Quotable by John Gill on Prayer…Is he speaking of tongues???

Posted: May 21, 2009 by Rick Hogaboam in Pentecostal/Charismatic Interests, Quotables

You will find the quotes below….notice the part in bold text, which sound surprisingly similar to the “prayer language” glossolalia that some Pentecostal/Charismatic folks advocate.

1. Take notice of the various sorts of prayer, which will lead on to that; for there is a praying with all prayer, which denotes many sorts and kinds of prayer.

1a. There is mental prayer, or prayer in the heart; and, indeed, here prayer should first begin; so David found in his heart to pray ( 2 Sam. 7:27 ), and it is “the effectual fervent,” or ενεργουμενη , “the inwrought prayer of the righteous man that availeth much;” which is wrought and formed in the heart by the Spirit of God ( James 5:16 ). Such sort of prayer was that of Moses, at the Red Sea, when the Lord said to him, “Wherefore criest thou unto me?” and yet we read not of a word that was spoken by him; and of this kind was the prayer of Hannah; “She spake in her heart,” ( 1 Sam. 1:13 ) and this may be performed even without the motion of the lips, and is what we call an ejaculatory prayer, from the suddenness and swiftness of its being put up to God, like a dart shot from a bow; and which may be done in the midst of business the most public, and in the midst of, public company, and not discerned; as was the prayer of Nehemiah in the presence of the king ( Neh. 2:4, 5 ), and such prayer God takes notice of, and hears; and, as an ancient writer observes, “Though we whisper, not opening our lips, but pray in silence, cry inwardly, God incessantly hears that inward discourse,” or prayer to him, conceived in the mind.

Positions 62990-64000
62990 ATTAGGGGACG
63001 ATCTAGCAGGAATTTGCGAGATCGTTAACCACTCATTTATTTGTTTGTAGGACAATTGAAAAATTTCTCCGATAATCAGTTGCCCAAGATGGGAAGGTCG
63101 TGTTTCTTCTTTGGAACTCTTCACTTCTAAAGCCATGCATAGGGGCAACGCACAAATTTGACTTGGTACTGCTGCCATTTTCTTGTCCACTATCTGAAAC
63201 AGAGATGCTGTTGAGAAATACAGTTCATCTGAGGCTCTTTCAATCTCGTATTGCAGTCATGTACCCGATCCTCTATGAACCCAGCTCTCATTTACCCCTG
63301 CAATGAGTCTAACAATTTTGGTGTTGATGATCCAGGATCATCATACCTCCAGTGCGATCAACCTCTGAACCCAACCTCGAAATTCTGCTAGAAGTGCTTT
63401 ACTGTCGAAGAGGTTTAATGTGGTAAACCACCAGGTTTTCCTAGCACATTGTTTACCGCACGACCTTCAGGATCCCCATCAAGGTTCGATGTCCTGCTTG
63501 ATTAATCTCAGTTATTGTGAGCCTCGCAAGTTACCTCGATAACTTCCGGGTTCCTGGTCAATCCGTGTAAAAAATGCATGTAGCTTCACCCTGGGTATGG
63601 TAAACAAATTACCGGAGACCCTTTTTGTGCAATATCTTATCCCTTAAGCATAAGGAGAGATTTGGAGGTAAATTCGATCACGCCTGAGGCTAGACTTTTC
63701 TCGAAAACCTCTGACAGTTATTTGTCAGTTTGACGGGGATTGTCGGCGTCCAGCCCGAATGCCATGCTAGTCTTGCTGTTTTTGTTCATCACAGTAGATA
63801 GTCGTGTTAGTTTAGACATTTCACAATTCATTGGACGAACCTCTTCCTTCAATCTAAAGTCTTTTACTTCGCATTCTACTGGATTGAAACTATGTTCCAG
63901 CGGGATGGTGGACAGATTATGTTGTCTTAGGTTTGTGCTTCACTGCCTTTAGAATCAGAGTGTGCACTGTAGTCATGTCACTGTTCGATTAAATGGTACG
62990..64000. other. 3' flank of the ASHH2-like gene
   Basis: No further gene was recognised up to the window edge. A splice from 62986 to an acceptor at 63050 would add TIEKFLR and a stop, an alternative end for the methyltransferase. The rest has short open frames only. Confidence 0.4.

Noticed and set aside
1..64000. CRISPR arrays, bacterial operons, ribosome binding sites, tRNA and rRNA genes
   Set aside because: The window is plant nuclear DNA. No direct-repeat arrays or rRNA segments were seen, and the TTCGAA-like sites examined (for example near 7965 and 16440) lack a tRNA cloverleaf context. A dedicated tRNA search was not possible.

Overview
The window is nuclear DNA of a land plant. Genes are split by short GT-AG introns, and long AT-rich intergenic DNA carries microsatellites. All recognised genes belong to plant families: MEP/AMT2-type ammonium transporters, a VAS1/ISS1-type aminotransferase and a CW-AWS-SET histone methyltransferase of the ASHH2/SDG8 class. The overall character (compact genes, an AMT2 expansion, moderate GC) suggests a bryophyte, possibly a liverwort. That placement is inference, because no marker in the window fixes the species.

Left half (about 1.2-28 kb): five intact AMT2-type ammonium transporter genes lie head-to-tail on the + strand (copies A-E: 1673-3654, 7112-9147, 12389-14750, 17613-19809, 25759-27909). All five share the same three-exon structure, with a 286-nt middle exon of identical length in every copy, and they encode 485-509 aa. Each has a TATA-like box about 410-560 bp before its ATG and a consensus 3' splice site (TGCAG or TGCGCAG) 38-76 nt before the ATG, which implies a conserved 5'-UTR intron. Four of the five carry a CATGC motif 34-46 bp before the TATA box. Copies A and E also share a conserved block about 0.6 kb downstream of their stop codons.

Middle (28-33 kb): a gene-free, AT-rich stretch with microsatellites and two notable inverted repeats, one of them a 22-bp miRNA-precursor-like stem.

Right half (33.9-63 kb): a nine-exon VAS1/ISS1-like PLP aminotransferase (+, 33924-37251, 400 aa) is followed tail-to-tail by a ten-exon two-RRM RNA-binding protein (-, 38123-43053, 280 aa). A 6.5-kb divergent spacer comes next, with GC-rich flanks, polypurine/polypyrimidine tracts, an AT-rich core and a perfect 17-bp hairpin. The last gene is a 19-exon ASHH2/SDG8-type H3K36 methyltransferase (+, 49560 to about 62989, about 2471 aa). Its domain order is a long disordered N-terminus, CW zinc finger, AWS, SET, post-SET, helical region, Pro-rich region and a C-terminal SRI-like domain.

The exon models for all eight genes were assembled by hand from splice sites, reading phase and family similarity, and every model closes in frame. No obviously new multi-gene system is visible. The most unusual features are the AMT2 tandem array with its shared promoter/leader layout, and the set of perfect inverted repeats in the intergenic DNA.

1b. There is prayer which is audible and vocal. Some prayer is audible, yet not articulate and intelligible, or it is expressed by inarticulate sounds; as, “with groanings which cannot be uttered;” but God knows and understands perfectly the language of a groan, and hears and answers. [1]


[1]John Gill: A Body of PRACTICAL Divinity. Joseph Kreifels, S. 347


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